Thursday, January 11, 2018

Cruising the Web

Here's a story that strengthens the arguments for a Bernie Sanders-style single-payer health plan.
American liberals such as Sen. Bernie Sanders like to tout socialized healthcare systems such as Britain's for spending less and covering everybody, but here's a reality check you shouldn't expect to hear in any of his fiery speeches: the British government-run National Health Service has abruptly canceled 50,000 nonemergency surgeries due to overcrowding at hospitals this winter.

Sanders, I-Vt., has lamented that the United States "ends up spending almost three times per capita what they do in the UK," which is "guaranteeing healthcare to all people." Yet here is what life is like for those living in the supposedly more humane system, as reported by the Telegraph:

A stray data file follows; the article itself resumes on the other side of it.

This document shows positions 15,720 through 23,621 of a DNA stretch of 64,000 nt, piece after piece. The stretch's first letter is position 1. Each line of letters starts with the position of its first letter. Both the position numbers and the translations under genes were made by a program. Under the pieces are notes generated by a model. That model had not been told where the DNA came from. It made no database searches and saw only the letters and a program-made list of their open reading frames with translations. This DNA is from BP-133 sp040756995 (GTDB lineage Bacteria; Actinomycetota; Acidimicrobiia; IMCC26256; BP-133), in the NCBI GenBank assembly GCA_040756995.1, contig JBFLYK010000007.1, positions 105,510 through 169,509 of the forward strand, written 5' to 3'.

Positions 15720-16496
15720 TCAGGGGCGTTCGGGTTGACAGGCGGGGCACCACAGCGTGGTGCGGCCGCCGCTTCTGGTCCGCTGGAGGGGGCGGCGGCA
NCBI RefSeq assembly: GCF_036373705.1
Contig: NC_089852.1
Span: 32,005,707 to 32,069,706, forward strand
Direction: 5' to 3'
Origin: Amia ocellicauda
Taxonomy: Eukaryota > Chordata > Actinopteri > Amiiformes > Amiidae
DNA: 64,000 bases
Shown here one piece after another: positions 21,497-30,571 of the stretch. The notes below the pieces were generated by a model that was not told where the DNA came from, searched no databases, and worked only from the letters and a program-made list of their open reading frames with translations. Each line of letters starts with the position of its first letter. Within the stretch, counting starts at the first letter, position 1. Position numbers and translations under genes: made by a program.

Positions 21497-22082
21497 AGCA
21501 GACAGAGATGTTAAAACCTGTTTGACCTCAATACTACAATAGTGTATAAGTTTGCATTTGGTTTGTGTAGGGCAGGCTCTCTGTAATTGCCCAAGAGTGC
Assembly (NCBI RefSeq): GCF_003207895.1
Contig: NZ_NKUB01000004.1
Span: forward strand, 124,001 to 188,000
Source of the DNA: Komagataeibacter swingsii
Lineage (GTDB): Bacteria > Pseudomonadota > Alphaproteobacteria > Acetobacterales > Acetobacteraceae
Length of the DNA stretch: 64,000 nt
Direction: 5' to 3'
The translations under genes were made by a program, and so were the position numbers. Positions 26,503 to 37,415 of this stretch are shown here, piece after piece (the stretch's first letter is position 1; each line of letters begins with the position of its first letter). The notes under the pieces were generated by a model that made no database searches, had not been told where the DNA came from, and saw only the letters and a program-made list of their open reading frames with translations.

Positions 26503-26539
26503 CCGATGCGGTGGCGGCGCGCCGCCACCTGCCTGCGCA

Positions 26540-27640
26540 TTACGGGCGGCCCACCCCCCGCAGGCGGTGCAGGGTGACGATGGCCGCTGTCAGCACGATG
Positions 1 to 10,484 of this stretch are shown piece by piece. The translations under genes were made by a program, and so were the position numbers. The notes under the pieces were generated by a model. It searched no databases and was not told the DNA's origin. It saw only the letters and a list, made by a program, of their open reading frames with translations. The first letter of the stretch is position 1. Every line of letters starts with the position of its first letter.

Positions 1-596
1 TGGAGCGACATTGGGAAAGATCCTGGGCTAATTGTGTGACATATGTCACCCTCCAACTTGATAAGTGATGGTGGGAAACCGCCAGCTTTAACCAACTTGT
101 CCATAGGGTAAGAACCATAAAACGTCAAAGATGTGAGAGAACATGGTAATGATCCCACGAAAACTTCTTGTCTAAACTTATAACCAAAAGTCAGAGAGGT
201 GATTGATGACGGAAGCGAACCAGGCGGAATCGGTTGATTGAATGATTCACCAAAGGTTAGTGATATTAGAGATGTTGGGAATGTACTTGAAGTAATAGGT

Every hospital in the country has been ordered to cancel all non-urgent surgery until at least February in an unprecedented step by NHS officials.

The instructions on Tuesday night - which will see result in around 50,000 operations being axed - followed claims by senior doctors that patients were being treated in “third world” conditions, as hospital chief executives warned of the worst winter crisis for three decades.

Hospitals are reporting growing chaos, with a spike in winter flu leaving frail patients facing 12-hour waits, and some units running out of corridor space.

Sir Bruce Keogh, NHS medical director, on Tuesday ordered NHS trusts to stop taking all but the most urgent cases, closing outpatients clinics for weeks as well as cancelling around 50,000 planned operations.